My dad was pagan and my mum was a convert. She sent my siblings and me to Catholic school and made sure we went to Mass every week.
Anytime I showed an interest in a faith-based activity, she always supported and encouraged me – like altar serving.
I also saw the great sacrifices she made so that we could be successful and that made a huge impact.
Another influence on the way I pray would be the Benedictine monks of Newark Abbey who ran my high school, St Benedict’s Prep.
I spent a lot of time with them during high school and during the summers when I was home from college.
It was through them that I learned to love the Liturgy of the Hours and Latin.
The Benedictines truly nurtured my ever-deepening desire for union with God and His holy will in my life.
There are lots of different faiths but it was the Catholic Church that was founded by Jesus Christ (Matthew 16:18, 18:18; John 20: 19-23).
In college, I struggled with long held Catholic beliefs (although I never left the Church) and, for a while, fell under the spell of self-aggrandised professors who thought they knew better than the Church.
It wasn’t long before I realised how unhappy and unfulfilled I was living according to “my” truth.
Reading Blessed John Paul II changed my life. He gave me the “why” behind the “what” of Church teaching.
He gave me reasons to believe that made complete and perfect sense, reasons that went to the very core of who I am.
Through John Paul II, I found myself and I’ve never looked back.
The reason I remain Catholic is that what the Church teaches is true, good and beautiful. Centred in objective truth, the Magisterium (or “teaching authority”) of the Church protects and defends those truths, known collectively as the Deposit of Faith, i.e., Holy Scripture and Sacred Tradition.
I love and trust the Church as my spiritual mother, just as I loved and trusted my earthly mother.
My father becoming a Christian who is on fire for Christ was amazing and totally unexpected.
He destroyed our family and my parent’s marriage through multiple affairs and drinking.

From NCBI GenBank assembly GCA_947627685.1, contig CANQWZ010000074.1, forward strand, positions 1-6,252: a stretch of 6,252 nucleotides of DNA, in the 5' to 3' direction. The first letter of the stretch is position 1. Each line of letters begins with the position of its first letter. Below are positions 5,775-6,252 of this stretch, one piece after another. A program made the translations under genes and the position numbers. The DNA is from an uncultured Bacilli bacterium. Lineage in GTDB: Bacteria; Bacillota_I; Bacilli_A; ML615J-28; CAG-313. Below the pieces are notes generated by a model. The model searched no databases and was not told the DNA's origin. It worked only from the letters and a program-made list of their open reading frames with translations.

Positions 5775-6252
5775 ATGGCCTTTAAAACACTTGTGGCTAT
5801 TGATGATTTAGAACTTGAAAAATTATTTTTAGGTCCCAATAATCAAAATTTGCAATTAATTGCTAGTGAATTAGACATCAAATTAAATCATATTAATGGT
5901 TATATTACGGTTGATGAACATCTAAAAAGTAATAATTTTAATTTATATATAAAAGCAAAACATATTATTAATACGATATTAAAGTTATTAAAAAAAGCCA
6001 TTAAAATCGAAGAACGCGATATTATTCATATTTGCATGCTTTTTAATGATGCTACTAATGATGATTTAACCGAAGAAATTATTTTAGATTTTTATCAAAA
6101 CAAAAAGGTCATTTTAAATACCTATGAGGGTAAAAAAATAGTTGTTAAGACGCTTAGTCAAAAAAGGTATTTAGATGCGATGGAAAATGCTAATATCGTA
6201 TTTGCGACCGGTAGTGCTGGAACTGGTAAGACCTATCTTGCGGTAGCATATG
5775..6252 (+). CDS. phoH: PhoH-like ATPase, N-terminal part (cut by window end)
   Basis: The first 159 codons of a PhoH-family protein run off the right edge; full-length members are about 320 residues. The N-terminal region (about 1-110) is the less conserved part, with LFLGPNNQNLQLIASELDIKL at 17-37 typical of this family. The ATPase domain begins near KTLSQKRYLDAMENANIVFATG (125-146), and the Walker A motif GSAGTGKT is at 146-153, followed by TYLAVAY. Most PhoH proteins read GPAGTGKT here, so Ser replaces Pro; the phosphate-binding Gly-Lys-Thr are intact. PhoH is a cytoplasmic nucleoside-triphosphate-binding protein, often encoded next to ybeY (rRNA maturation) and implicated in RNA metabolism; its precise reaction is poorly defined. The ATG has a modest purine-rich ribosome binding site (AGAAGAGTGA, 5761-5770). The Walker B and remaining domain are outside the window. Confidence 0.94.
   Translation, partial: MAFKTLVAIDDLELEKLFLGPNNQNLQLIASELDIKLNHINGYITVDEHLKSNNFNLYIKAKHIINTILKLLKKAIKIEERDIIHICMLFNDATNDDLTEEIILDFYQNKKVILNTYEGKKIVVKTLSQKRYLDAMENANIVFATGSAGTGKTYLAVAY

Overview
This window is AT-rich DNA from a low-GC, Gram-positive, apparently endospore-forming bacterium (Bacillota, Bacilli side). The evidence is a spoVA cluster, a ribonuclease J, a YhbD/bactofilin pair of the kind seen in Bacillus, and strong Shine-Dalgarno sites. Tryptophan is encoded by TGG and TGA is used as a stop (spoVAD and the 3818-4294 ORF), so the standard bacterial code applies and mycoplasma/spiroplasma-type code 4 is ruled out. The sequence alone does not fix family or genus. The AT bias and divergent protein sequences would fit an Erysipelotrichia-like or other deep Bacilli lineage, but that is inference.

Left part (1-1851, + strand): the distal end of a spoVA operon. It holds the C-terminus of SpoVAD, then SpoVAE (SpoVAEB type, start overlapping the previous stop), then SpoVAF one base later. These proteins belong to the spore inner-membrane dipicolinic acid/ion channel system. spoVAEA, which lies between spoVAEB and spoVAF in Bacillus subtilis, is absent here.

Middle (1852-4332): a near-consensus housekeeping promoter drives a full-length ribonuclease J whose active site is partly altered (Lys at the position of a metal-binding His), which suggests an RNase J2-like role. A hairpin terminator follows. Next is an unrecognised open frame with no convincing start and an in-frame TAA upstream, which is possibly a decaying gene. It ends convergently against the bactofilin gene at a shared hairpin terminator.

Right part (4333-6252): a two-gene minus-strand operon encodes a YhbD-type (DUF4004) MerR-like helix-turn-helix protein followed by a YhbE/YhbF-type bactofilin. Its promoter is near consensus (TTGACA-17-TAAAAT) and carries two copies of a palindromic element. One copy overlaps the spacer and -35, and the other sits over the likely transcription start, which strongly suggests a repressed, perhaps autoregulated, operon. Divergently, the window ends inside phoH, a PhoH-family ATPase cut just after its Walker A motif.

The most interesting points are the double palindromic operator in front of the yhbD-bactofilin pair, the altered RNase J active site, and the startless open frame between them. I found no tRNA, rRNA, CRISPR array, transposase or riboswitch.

If a man like that could come to know the loving and life-giving power of Jesus Christ, than there is hope for anyone.
I didn’t have to deal with my feelings about my parent’s divorce until I entered the monastery after college.
My dad wanted me to make a lot of money so he could be proud and brag to his friends, but I wanted to follow God. We basically stopped speaking after that until about three years ago.
In a very real sense, God the Father would become my new father and the Abbot of the monastery my spiritual father.
I left the monastery after my mum became ill and nearly died.
It was supposed to be a temporary leave but, at a wedding, I met the woman who would eventually become my wife.
As our relationship progressed, I became increasingly afraid of getting married.
I spent six months discerning whether I should get married or go back to the monastery.
I wanted to make sure my thinking of returning to the monastery wasn’t because I was afraid my marriage would turn out like my parents.
This was a very intense time of prayer and complete submission to the will of God.
I discerned a call to marriage and the rest, as they say, is history.
Without my faith I guess I would be a moral relativist like almost everyone else instead of being “in the world but not of the world” as Christ commands (see John 17:16).
How boring would that be?